Gerry Chua: Rockin’ the Hopia!

Gerry Chua: Rockin’ the Hopia!

Innovation in business is a nasty gamble. You risk alienating your clients and further ruin a deteriorating enterprise. Or you could have just landed the big one and reaped the benefits for years to come. It’s a high stakes game but it is worth it.

Ube hopia was introduced to the Filipino nation around 17 years ago by a man who deemed that his business has nothing else to lose. He made his own product, he was the one who sold it, and he tried to keep up with the debts that hound his small business among dozens of others along the stretch of Ongpin Street in Binondo.

We have heard the story before. Of the man who was on the brink of doom, when an idea came to him as though out of the blue. But it was really just a question that everybody knew to ask. What sells? This started for Gerry Chua a series of events that turned his business into the most robust and well-known merchant of the now famed Ube hopia

Hopia ube, as Chua is want to say, is a quality product of premium ingredients. What sets Eng Bee Tin’s hopia ube from all the others is its soft texture due to the gata (or coconut milk) and eggyolk in the batter—very much unlike other types of hopia, which tend to be flaky and at times tough. Chua takes pride in the excellence he tries to put in his products, particularly his bestseller, where the ube comes from Bohol, the home of the famous halayang ube.

The Eng Bee Tin business targeted the Filipino taste buds when it launched its products opting for the sweetness factor, and now posting a daily production of 10,000 packs of hopia per day, within a price range judged reasonable by a majority of its customers. Chua predicts that his business will still grow strong in the coming years, hoping to expand by opening newer branches and maintaining the drive to create healthy, quality food.

Innovation, then, never truly stops since the store recently released a new variant to join the multitude of other choices, the Ube lite, a healthier version of the well-loved flavor. And in early in 2007, Chua plans to release another type of hopia, the choco-peanut, a hopia version of the local choc-nut sari-sari store favorite.

A business of this magnitude, though, is not without problems. Chua says it is still fraught with the usual dilemma of smaller ventures such as manpower, high cost, and overhead. But through it all, the hardworking entrepreneur says one must constantly seek to provide excellent quality. A step in that direction includes using premium materials, good manufacturing practices and investment in quality control procedures like metal detectors and food X rays.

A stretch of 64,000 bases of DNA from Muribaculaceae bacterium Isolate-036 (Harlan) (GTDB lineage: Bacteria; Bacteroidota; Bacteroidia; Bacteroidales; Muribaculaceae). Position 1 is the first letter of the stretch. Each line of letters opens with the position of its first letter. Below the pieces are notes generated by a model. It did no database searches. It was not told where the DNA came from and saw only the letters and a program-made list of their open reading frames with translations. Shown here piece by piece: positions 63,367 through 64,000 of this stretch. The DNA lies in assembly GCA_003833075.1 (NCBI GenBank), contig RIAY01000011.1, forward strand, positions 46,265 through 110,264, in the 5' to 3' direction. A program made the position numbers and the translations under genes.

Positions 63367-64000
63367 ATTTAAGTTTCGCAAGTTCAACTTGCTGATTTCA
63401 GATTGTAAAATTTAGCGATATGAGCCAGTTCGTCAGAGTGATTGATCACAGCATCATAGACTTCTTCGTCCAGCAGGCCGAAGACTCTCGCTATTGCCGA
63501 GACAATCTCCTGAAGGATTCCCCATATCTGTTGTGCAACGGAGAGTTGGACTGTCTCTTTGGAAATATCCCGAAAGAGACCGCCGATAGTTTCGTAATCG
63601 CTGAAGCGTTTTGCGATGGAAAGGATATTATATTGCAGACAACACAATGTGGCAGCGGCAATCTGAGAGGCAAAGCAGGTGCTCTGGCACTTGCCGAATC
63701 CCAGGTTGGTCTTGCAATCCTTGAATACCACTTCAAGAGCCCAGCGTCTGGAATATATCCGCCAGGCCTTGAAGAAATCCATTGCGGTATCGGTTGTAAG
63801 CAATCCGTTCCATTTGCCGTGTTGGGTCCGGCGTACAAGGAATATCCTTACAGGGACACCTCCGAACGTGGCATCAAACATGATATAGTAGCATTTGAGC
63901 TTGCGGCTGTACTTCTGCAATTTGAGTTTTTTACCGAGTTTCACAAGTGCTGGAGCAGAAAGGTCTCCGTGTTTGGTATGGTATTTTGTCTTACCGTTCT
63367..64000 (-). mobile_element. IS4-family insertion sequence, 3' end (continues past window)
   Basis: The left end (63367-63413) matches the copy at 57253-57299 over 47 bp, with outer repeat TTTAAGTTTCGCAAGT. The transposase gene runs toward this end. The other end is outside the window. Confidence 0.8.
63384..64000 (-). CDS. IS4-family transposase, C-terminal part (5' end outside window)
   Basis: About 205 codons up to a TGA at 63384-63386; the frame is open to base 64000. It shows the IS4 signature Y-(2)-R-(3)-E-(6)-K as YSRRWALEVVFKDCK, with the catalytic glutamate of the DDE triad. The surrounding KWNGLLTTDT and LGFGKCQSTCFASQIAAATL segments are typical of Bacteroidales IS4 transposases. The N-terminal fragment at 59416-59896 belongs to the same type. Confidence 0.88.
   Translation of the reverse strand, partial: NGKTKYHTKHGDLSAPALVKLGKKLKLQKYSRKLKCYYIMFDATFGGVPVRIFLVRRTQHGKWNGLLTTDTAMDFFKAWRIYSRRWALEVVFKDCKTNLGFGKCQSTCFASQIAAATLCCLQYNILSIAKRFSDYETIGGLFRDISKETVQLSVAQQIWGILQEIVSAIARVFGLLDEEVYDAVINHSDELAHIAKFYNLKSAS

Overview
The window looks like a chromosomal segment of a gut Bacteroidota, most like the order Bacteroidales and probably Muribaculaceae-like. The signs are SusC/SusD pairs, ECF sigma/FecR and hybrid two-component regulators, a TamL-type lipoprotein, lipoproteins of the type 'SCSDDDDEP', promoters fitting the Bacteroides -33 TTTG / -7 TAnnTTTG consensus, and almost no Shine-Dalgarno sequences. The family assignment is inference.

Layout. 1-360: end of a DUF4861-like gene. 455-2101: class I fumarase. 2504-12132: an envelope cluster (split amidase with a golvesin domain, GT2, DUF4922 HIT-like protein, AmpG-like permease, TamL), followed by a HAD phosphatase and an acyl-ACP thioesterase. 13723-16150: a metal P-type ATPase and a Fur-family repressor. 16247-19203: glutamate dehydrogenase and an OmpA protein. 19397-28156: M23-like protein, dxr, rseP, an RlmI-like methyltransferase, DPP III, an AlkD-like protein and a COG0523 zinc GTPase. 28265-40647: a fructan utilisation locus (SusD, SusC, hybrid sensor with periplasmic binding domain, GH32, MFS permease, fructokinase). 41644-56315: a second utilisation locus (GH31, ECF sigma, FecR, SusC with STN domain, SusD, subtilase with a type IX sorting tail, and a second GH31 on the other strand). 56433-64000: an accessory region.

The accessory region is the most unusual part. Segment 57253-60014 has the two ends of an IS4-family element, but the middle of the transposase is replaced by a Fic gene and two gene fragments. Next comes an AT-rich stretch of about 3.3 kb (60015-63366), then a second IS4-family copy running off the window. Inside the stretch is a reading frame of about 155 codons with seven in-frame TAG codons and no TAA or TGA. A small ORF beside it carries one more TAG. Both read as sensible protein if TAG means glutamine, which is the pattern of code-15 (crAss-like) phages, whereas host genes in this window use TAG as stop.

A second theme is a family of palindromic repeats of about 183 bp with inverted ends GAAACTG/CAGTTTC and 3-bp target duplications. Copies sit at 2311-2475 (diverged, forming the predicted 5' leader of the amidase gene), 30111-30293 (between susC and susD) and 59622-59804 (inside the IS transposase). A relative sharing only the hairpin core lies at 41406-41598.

As advice to future entrepreneurs who wish to venture in practically any business, Chua says to always be honest customers, and treat employees as coequals. On the financial side, Chua advices to do a long- term business plan. Small profit, no matter how minute, is still profit.

Agricultural side

Through the One Town One Product (OTOP) project of the town of Calamba, a total of 19.55 hectares is used for ube crop with around 237 farmers engaged in the production adding to the supply of ube for the Phiiippbes. There is an estimated 235 tons per cropping period of raw yam that is sold to markets in the province. Ube is a high value crop that is valued for its color and its distinct taste. Bohol, particularly a city named Alburquerque, though, has only recently focused on providing and establishing a market for ube in the area thus pointing to a largely untapped produce or rather, one that is probably unmonitored but posting in the year 2000 around 17,000 (in thousand kilograms). It accounts for the majority (more than 9o%) of Central Visayas’ ube crop production.

Bohol’s town of Dauis has, through OTOP, produced powdered Ube. They are processed and improved for export as an ingredient and sweetener for deserts and other food stuff.

Health considerations

Milk and egg yolk has often been healthy, with the addition of the innate benefits that mungbeans (or munggo) and/or ube provides, particularly, high fiber and protein. The fact that munybeans and ube have high dietary fiber content acts as a defense against diabetes mellitus by stabilizing blood glucose content. Experts say it also prevents re-absorption of bile acids in the liver, reducing cholesterol and thus limiting the risk of cardiovascular disease. Cancer is also a health problem that is addressed by high dietary fiber by being fermented into short chain fatty acids that binds with toxins so they can be excreted through feces. These toxins are responsible for the formation of tumors and cancer.

How to make hopia ube?

One starts with the dough, where in the Eng Bee Tin case, two are used as bases: water and oil. They roll the two doughs and fold them together. The filing is made of cut ube, steamed and mixed with sugar, milk, butter, egg and gata in various quantities, to make it soft and pliable. They are wrapped using the dough and then baked. Chua says the materials have to be always fresh and they use butter and corn oil in the production, keeping with health standards that they have set for themselves.


Source:MARID 2007, John Melegrito

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